Winter camping – a hot tent experience
In fine summer conditions wild camping, in the UK can be a glorious experience. As a youngster, a high wild camp in the mountains was one of the most wholesome, formative and enjoyable experiences of my life, and still is.
For a large chunk of the year though, a wild camp can often end up being an experience that’s endured rather than enjoyed. Along with the sun loosing its summer strength goes its ability to appreciably warm and reduce the humidity of our damp maritime air as it moves inland. By Day 2 of any multi-day trip, that pervasive damp has invariably got into your gear. Worse, if any of your gear gets wet at this time, the only realistic chance of drying it is to wear it!
Without any risk of exaggeration, adding a camp wood burner to your tent is a COMPLETE and UTTER GAME CHANGER! This isn’t something new. The indigenous people of the Arctic have been doing it since time beginning. What is new is the availability of camp wood burners in the UK.
With the stove we use, it’s quite possible, whist having an outside temperature close to freezing, to basking in 25 degrees of heat inside!
With a smaller tent and a larger stove, the Ray Mears boast of 28 degrees C inside whilst the outside temperature is minus 35 degrees becomes entirely believable! (start at 4:30 in if you’re pushed for time).
Banish the damp …
This elevated temperature has the effect of substantially reducing the relative humidity of the air and the prospect of being able to banish that damp.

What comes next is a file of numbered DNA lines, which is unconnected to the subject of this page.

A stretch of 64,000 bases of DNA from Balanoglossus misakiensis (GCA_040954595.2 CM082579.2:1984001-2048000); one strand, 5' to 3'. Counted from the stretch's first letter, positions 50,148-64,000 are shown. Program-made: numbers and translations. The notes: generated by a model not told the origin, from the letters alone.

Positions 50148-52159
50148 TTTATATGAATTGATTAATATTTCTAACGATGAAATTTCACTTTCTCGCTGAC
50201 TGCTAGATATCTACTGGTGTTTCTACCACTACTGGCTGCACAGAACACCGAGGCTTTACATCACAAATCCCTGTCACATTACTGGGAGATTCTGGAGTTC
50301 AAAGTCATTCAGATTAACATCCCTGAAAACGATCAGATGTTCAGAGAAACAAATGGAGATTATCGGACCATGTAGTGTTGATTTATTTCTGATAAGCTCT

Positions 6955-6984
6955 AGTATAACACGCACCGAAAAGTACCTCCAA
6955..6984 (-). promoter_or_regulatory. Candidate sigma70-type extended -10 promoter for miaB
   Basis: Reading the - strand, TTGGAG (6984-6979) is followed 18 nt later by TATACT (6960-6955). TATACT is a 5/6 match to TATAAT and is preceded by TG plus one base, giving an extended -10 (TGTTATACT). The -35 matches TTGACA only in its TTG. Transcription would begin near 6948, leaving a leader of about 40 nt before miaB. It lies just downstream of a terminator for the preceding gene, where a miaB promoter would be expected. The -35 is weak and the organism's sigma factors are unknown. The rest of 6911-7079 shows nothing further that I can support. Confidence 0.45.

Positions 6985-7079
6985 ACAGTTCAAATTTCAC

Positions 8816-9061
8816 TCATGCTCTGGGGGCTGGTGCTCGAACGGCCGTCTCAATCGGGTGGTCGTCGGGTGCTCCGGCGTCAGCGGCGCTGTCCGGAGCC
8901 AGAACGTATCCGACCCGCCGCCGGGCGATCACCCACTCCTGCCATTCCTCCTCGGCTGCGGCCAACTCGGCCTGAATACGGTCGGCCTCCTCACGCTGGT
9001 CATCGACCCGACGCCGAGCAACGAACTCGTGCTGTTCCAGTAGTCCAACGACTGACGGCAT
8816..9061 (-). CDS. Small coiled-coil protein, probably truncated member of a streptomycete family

Combining a camp wood burner with a tent or teepee made of a naturally breathable poly-cotton canvas creates a remarkably dry atmosphere. Even to the point that the upper surface of a ground sheet in contact with cold ground will readily dry!
… dry your gear out
A teepee style tent gives a wonderful drying area in its upper reaches, the apex. It is, of course, the warmest part especially with the flue pipe going straight up through the centre.
In the depths of winter, if you’re able to keep the stove in over night it is quite possible to have dry gear by the morning, and that includes boots! A wood burner raised adequately up off the ground allows boots to be placed under it without drying the leather out too aggressively.
A cosy social around the camp stove…
For us the “après” adventure, the evening meal, etc has always been an important part of the whole experience. The central camp stove provides a wonderfully cosy focal point around which guests can sit, relax and enjoy each others company. Often the only adequate cosy alternative when using conventional camping gear is to cocoon yourself in your sleeping bag.
Finally, a few points to bear in mind…
Deadwood is a very important part of any woodland ecosystem, especially so in nature conservation areas, It’s the food of fungi, larvae, etc that then in turn feed other wildlife species. This should be born in mind when sourcing wood and if necessary fuel should be taken with you. It is also worth bearing in mind that deadwood is the legal property of the landowner.
Depending on the time of year it may be difficult to find dry wood in the wild. As is the case with burning any damp or “green” wood, a lot of heat energy is lost in the form of latent heat evaporating the water rather than it raising the temperature.
Make sure you take extra care to dispose of any ashes and cinders safely. You need to be super careful when wild camping to avoid any risk of starting a wild fire.
If you’d like to try hot tent camping, before investing in all the gear yourself you might want to consider this trip: Hot tent camping with Scot Mountain Holidays
We’re bringing out another trip soon based on the isle of Rum in early April and hot tent camping for the duration. Keep an eye on the website for details.